Macau: Bridging Lisbon and Peking
hildren resemble their parents. Thus, in Macau, food arrives accompanied by Chinese tea, or a good Oporto wine, a legacy of its Portugese heritage. Residents of the Macau peninsula occupy top spots on life-expectancy rankings—thanks, perhaps, to their cross-cultural lineage. The multicultural influence has also contributed to tourism-generated income which, in turn, has been invested in improving the public health system. However, as Confucius once stated, it is not enough to live on rice; one needs flowers as well, “to have something to live for.” In this sense, Macau has much to recommend it.
Macau’s colonial charm has won it recognition by UNESCO, which declared it a World Heritage Site in 2005. The Old Quarter of Macau reflects the commingling of Chinese and Portuguese cultures, as well as many others. After all, for centuries it served as the gateway to the Asian giant for the rest of the world. Merchants along the spice routes coming from Africa, India and Malaysia also left their marks on the region. This cultural exchange is reflected in its food and traditions, as well as in the character of the Macanese people. Far from identifying with a single civilization, they see themselves as a unique and inimitable blend of many.
Double the holidays
One of the advantages of being at the crossroads of two cultures is that there is twice as much to celebrate. Visitors to Macau can attend traditional Chinese festivals such as the Lunar New Year or the Dragon Boat Festival, as well as Catholic celebrations. The most important of these are the Holy Week (Semana Santa) and the Our Lady of Fatima procession.
The best way to become familiar with Macau’s history is by losing oneself among the colonial buildings, Chinese-style residences and squares, which echo the sounds of Fado but smell of Szechuan peppers. A good place to begin is at the Senate Square (Largo do Senado), whose wave-shaped pavement ferries you 11,000 km away to the cobblestoned streets of Lisbon.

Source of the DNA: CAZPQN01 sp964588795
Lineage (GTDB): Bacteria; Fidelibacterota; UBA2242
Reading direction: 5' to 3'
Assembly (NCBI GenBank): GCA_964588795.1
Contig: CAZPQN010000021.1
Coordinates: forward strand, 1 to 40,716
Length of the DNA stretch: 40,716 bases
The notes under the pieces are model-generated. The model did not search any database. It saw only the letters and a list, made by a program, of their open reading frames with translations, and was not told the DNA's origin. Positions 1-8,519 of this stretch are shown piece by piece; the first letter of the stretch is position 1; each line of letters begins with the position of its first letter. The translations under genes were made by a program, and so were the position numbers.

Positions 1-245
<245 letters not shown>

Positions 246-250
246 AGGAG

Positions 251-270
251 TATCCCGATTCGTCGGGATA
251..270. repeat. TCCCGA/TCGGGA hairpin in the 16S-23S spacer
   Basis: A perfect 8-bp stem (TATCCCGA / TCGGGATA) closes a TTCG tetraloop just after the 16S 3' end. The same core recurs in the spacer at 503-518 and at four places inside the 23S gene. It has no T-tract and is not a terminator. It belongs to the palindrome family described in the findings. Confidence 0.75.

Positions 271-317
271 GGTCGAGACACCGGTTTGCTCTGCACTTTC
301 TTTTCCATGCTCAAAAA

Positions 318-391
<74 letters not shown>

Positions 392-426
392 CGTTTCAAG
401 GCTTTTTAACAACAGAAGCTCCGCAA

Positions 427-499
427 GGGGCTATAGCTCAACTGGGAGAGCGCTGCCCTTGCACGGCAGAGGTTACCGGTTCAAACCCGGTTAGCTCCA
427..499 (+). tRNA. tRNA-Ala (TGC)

The promenade crosses an avenue of pastel-coloured buildings and arches in the European style, among which the Santa Casa de Misericordia and the Church of Santo Domingo stand out. The route ends at the ruins of Sao Paulo, the city’s symbolic altar. Its iconic facade is the only one preserved from the ancient Madre de Dios Church, constructed by the Jesuits in the early XVIIth century, and destroyed by fire. Within are statues and engravings of Jesus and the Virgin Mary, alongside other, more orientally inspired examples, such as dragons and Chinese characters. The ruins are accessed through a staircase decorated with shrubs and flowers—a nod to Confucius and his reasons for living.
Metres away from the ruins lies the traditional Chinese temple of Na Tcha, constructed in 1888. Despite the undisputed imprint of the Portuguese, to whom it belonged until 1999, Macau’s heart is both Asian and of the sea—much like its oldest temple, the A-Ma, dedicated to the patron godess of fishermen. It is said that when Portuguese colonists arrived on the peninsula in the XVIth century and asked the locals for the name of the place, they were told “A-Ma-Gau,” meaning “the Bay of A-Ma.” The Portuguese transcribed this as Macau.
The fusion of East and West is equally evident in their cuisine—bacalao cod shares pride of place with Peking Duck, and ‘dim sum’ with custard. Without a doubt though, the dessert par excellence remains the ‘pasteis de nata,’ a yolk-based pastry first created by the monks of the Hieronymite Monastery at Belem (Lisbon). Lord Stow’s Bakery on the principle square of the island of Coloane sells 14,000 of these pastries daily; nearly as many as the original Lisbon pastry shop. Such is their success that they now run eight establishments in Macau, including one inside the luxurious Venetian Hotel, where you can enjoy this Chinese-Portuguese delicacy facing the Venetian canals (gondolas included) of The Shoppes commercial centre. One more cultural touch to add to the Macanese cocktail.